Within the first six months of moving to Texas, I was presented on my birthday with a beautiful orange tabby kitten with the greenest eyes that I have ever seen. I had never had a cat before, because my parents hated them and my mother is highly allergic. This sweet, sassy kitten gave so much to me and my family.
Because I had him, my abusive father refused to visit me. This kitten made me safer than I had ever been before.
This kitten knew he was a guardian. When we would have circle, he would always patrol the boundary, warding it.
This kitten raised my children. He played with them, taught them compassion and responsibility and showed them just how much a non-human can love. He played dress-up, survived “spin therapy,” and a myriad of other games with my children, always tolerant, loving and assured.
This kitten raised my other cats and dogs. He was able to train a terrier, for goddess’ sake, not to chase cats and to behave herself. He kept the peace in an often chaotic household, teaching the other cats to live peaceably with one another. He often gave me the look that spoke so eloquently, “Oh gods, not another one.”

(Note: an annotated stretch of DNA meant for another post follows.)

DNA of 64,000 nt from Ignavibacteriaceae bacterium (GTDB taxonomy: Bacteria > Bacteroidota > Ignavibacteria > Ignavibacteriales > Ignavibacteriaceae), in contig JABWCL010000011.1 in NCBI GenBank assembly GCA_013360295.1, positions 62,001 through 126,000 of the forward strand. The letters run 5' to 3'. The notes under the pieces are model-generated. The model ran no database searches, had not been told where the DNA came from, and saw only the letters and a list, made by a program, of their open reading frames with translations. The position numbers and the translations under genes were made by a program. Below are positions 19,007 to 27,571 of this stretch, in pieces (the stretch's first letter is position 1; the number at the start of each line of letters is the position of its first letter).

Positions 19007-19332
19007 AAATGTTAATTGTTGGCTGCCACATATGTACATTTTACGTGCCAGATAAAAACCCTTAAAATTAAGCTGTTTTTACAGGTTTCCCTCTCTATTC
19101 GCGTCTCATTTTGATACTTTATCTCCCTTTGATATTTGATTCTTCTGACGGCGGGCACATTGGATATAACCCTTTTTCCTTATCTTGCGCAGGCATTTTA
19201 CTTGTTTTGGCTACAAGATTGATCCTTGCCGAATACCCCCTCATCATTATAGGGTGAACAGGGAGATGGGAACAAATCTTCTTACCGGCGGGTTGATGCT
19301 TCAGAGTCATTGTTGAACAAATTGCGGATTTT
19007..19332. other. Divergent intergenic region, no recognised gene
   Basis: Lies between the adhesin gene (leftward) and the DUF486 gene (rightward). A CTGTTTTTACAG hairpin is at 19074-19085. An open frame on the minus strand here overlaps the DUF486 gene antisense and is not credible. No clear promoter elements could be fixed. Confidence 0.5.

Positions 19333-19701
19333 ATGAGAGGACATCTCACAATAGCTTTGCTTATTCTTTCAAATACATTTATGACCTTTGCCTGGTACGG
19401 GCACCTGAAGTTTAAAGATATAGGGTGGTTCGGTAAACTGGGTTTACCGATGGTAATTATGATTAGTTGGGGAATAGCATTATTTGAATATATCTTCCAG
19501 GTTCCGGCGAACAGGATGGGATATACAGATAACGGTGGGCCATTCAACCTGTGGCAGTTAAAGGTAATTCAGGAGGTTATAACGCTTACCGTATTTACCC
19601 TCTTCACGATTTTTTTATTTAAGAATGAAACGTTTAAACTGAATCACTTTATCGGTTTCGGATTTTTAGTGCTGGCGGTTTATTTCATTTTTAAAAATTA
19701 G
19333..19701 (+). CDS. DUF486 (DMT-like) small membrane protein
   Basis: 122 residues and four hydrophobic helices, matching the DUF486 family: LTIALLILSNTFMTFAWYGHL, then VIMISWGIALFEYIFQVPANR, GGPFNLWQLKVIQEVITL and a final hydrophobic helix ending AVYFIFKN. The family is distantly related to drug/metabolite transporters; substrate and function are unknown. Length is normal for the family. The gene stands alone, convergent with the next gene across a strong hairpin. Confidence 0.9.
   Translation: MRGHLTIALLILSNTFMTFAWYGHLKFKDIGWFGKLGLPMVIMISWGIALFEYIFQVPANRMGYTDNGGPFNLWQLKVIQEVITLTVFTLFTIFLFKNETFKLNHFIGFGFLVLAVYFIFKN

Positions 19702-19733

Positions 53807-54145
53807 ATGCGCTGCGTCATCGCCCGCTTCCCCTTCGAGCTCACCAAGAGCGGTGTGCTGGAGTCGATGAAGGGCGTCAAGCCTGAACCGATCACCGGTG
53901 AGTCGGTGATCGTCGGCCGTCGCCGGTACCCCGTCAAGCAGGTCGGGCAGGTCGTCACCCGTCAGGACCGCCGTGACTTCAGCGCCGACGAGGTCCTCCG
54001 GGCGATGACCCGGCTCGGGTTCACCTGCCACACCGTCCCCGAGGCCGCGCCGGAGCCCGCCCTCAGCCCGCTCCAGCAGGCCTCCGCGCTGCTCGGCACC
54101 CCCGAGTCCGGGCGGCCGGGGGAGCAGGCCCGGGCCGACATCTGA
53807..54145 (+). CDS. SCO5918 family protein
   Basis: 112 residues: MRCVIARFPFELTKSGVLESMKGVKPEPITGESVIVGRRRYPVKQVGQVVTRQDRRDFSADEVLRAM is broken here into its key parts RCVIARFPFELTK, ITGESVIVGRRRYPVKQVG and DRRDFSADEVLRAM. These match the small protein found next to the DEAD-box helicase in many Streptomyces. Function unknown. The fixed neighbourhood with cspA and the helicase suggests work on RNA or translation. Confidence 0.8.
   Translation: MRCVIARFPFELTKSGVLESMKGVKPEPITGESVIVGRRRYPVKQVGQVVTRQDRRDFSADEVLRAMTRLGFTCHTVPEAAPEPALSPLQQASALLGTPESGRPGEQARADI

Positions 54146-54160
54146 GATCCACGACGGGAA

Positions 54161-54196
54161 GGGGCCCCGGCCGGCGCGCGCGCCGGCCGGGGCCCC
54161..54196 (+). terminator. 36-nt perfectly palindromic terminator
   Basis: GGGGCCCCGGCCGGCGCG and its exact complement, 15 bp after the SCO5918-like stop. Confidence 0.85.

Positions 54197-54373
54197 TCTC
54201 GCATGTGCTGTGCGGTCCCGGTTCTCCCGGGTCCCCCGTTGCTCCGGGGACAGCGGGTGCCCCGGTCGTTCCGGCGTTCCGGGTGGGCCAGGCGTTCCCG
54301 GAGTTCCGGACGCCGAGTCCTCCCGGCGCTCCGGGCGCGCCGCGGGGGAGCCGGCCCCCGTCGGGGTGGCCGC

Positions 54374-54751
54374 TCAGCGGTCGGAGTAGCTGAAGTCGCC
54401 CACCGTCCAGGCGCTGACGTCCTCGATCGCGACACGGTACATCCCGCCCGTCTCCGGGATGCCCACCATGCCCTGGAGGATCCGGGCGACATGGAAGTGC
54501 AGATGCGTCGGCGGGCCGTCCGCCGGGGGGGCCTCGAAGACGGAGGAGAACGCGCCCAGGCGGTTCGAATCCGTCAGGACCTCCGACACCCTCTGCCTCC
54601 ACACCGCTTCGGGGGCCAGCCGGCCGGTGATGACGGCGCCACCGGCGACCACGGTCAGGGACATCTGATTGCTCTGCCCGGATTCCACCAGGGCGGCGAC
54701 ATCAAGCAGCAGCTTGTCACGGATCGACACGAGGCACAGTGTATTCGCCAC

When we held circle last night, both in Austin and in Houston, and as I gave thanks for him to Bast/Sakhmet, a cat that I had never seen before, white-faced and gray-striped, kept poking its head over the 8 foot fence, then disappeared in the bushes.
I held him and my son as my son learned the painful lesson about letting go.
I held him on the way to the vet, as he cuddled me during the car ride.
I held him as he slipped away for the last time.
I pray that he knows how much he accomplished in his life.
I pray that he returns to me soon.
Day is done,
Gone the sun,
from the lakes,
from the hills,
from the sky.
All is well,